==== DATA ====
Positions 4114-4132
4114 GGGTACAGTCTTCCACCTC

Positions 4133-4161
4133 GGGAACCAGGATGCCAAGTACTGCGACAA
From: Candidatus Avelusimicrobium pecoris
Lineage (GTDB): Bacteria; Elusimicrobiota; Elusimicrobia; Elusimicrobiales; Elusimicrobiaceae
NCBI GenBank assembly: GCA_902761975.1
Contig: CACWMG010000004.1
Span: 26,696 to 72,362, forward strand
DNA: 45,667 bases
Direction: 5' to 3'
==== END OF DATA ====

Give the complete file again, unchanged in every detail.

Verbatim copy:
Positions 4114-4132
4114 GGGTACAGTCTTCCACCTC

Positions 4133-4161
4133 GGGAACCAGGATGCCAAGTACTGCGACAA
From: Candidatus Avelusimicrobium pecoris
Lineage (GTDB): Bacteria; Elusimicrobiota; Elusimicrobia; Elusimicrobiales; Elusimicrobiaceae
NCBI GenBank assembly: GCA_902761975.1
Contig: CACWMG010000004.1
Span: 26,696 to 72,362, forward strand
DNA: 45,667 bases
Direction: 5' to 3'